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Morally, there is only way to categorize police officers who participate in "shakedowns," or extortionate activities. They are, in a word, "corrupt." Legally, officers engaged in shakedowns are violating laws against extorting money from individuals or groups engaged in legal and illegal activities.
Police corruption, not only in the United States but in all countries, is a problem as old as the profession of law enforcement. One of the most prominent cases of police corruption, which included shakedowns, involved the New York City Policy Department's Special Investigations Unit (SIU) during the 1960s and 1970s. During that period, detectives assigned to SIU routinely extorted money from drug dealers and other criminals in exchange for forgoing arrests or for destroying evidence used in criminal investigations.
There have been many other instances over the years of police officers shaking down suspects, including the 2001 case of Chicago police officers found guilty of attempting to extort money from undercover federal agents posing as civilians, the practice of Texas law enforcement officers shaking down citizens during the 2000s, and the 2004 case of Neward, New Jersey, police officers extorting money from drug dealers prostitutes. And that's just in the United States. In much of the developing world, police corruption involving extortion and bribe-taking is endemic. The below link to a study on police corruption in Afghanistan is a notable case in point.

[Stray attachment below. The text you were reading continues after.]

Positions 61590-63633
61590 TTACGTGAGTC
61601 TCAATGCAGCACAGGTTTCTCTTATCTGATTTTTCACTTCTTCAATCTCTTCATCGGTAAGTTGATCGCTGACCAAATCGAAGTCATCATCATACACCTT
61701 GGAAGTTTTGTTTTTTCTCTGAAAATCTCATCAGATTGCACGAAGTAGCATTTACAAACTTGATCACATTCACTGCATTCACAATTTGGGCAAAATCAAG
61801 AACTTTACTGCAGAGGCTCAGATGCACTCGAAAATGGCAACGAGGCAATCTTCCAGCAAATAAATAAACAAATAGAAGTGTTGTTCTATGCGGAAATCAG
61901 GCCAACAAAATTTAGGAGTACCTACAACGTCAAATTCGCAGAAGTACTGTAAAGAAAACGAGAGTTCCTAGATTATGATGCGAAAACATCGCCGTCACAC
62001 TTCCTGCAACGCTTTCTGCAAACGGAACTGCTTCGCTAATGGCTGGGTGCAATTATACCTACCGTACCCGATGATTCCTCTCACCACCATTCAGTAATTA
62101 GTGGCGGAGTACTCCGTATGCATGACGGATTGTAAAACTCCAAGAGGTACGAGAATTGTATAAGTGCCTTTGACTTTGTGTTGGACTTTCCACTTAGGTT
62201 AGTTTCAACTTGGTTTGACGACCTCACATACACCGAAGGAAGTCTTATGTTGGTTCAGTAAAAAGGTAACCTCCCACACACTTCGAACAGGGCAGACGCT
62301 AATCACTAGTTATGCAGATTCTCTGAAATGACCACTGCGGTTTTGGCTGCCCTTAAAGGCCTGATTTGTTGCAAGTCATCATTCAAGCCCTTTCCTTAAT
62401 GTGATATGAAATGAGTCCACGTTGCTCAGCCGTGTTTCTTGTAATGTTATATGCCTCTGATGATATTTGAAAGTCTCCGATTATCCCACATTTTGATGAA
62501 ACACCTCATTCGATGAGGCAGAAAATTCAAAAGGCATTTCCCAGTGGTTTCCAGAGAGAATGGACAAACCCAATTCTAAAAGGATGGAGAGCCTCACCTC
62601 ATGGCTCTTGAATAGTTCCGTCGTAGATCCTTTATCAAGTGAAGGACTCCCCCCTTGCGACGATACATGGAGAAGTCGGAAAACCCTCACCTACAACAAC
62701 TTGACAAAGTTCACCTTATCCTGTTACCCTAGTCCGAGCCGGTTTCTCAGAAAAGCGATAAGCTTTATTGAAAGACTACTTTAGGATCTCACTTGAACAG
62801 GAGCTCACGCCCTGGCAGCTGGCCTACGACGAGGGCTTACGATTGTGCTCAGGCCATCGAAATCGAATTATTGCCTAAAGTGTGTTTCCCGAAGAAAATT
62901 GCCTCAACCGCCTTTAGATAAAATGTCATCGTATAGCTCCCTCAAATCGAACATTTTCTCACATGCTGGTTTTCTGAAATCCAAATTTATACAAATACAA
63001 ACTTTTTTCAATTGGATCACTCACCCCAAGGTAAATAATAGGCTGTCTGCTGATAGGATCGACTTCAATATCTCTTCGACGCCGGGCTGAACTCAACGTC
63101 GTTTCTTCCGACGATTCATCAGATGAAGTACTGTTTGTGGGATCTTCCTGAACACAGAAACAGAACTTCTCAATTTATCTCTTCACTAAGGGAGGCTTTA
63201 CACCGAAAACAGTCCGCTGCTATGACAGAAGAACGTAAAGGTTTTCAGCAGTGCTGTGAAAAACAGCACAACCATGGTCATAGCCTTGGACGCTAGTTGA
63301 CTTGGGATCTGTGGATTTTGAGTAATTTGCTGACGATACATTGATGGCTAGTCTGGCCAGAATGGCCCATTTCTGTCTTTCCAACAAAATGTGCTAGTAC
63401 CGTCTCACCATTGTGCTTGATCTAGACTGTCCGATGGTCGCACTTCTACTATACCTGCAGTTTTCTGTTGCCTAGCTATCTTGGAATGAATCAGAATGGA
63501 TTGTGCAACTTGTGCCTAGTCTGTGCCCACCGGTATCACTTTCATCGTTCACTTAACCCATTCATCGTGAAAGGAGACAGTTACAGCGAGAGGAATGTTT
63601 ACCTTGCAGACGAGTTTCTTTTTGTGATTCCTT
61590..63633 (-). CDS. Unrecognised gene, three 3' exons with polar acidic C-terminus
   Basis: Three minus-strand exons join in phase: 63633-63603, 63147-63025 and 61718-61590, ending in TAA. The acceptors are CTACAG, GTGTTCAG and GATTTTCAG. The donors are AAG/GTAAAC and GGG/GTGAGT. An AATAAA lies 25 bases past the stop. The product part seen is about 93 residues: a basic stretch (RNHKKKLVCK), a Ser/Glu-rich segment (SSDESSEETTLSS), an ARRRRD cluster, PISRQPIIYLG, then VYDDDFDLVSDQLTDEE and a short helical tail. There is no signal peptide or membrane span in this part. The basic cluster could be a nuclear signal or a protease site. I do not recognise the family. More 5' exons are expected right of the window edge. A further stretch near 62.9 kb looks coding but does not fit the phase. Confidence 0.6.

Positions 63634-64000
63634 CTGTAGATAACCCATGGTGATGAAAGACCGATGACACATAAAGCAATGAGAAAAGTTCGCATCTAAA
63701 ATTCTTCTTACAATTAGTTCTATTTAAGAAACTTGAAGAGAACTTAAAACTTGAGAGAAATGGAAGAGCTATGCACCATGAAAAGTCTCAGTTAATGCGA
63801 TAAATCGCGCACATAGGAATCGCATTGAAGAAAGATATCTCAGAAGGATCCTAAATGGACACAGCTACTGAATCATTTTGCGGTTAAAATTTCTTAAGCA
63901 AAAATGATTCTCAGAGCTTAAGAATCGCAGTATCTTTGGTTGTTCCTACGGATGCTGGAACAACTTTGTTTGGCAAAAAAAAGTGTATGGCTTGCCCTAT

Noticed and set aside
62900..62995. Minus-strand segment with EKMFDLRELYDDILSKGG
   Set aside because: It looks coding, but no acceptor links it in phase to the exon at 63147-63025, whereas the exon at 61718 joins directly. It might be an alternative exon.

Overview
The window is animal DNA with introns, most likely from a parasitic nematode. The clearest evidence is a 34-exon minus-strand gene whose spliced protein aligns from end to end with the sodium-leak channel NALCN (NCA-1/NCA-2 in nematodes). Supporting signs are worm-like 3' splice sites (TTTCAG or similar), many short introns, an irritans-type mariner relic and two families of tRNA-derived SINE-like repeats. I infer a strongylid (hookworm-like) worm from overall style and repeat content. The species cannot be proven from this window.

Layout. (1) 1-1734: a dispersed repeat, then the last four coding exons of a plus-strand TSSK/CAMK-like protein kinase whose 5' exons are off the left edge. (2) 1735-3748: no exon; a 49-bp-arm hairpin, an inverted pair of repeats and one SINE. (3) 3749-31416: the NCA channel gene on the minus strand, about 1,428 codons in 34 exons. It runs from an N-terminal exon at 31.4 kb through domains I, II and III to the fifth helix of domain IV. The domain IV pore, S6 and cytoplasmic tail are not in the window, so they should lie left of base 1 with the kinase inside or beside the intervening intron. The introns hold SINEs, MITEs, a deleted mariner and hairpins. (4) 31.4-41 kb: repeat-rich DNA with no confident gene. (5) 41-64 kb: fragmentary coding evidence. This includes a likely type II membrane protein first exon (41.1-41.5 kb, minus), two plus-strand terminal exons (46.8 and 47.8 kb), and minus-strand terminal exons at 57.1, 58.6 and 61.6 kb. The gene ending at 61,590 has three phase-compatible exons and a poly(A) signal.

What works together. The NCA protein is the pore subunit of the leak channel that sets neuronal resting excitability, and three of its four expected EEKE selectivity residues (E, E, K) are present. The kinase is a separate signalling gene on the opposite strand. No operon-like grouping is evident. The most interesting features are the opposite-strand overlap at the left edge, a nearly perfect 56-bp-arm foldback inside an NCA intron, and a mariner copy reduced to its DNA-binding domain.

In conclusion, then, police who participate in shakedowns are categorized as criminals.
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